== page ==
William Hernández, a member of the FMLN’s Political Commission and representative to the Central American Parliament, explained it like this: “The only rightwing governments left in Latin America are Peru, Colombia and Mexico. The rest are either clearly leftist, or are social democrats, which are also on the left. This political correlation obliges Obama to accept certain realities. Mrs. Clinton says they’re going to be pragmatic in their relations.” But what does this pragmatism mean? “It could mean an interest in minimizing Venezuela’s influence in El Salvador,” admits Hernández. Everyone knows that recent US governments have drawn the line between Venezuela and Brazil with respect to leftwing governments they can “live with” and those they can’t.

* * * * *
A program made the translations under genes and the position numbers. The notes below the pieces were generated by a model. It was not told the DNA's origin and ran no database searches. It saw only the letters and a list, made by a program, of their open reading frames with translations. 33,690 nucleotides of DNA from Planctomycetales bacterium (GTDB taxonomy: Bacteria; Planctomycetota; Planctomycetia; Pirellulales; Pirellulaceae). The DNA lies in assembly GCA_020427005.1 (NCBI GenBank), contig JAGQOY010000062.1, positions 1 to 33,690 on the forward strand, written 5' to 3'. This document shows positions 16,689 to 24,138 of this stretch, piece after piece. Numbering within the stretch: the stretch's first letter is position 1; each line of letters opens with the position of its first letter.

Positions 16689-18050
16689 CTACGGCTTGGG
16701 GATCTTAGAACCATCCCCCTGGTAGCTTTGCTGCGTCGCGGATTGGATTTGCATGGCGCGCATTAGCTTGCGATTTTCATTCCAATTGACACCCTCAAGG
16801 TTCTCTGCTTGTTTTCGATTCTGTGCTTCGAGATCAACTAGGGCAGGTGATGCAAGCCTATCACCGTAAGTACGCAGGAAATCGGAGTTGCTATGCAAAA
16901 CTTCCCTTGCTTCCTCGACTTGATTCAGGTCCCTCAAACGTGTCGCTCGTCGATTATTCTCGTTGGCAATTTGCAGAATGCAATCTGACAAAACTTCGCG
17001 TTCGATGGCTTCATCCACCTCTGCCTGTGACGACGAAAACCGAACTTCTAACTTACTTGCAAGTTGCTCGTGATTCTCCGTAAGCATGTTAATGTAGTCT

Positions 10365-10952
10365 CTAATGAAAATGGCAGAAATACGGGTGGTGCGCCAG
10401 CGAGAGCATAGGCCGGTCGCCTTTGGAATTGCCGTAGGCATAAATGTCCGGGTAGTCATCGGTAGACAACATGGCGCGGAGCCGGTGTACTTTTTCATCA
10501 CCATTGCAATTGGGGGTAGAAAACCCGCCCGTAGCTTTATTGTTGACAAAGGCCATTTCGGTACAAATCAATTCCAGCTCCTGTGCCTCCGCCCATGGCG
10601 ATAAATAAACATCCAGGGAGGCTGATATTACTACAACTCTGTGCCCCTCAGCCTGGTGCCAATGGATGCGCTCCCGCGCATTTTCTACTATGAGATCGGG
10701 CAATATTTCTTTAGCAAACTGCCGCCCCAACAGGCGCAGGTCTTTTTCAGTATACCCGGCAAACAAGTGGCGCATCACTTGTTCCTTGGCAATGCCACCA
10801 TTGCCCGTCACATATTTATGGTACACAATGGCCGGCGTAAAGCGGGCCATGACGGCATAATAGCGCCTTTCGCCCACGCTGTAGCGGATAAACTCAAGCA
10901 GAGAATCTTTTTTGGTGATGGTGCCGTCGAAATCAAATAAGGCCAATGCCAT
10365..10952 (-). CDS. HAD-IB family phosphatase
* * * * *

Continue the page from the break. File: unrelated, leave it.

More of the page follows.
At least so far, the economic policies of the Workers Party government in Brazil haven’t threatened the empire’s interests, whereas those of the United Socialist Party government in Venezuela have.

Although there are voices in the Obama administration such as Dan Restrepo, the National Security Council’s Director for Latin American Affairs, who surely would have preferred an FMLN loss, it seems the true strategists of the empire knew they had no other option than to encourage an FMLN government to align itself with the more reformist winds from the south.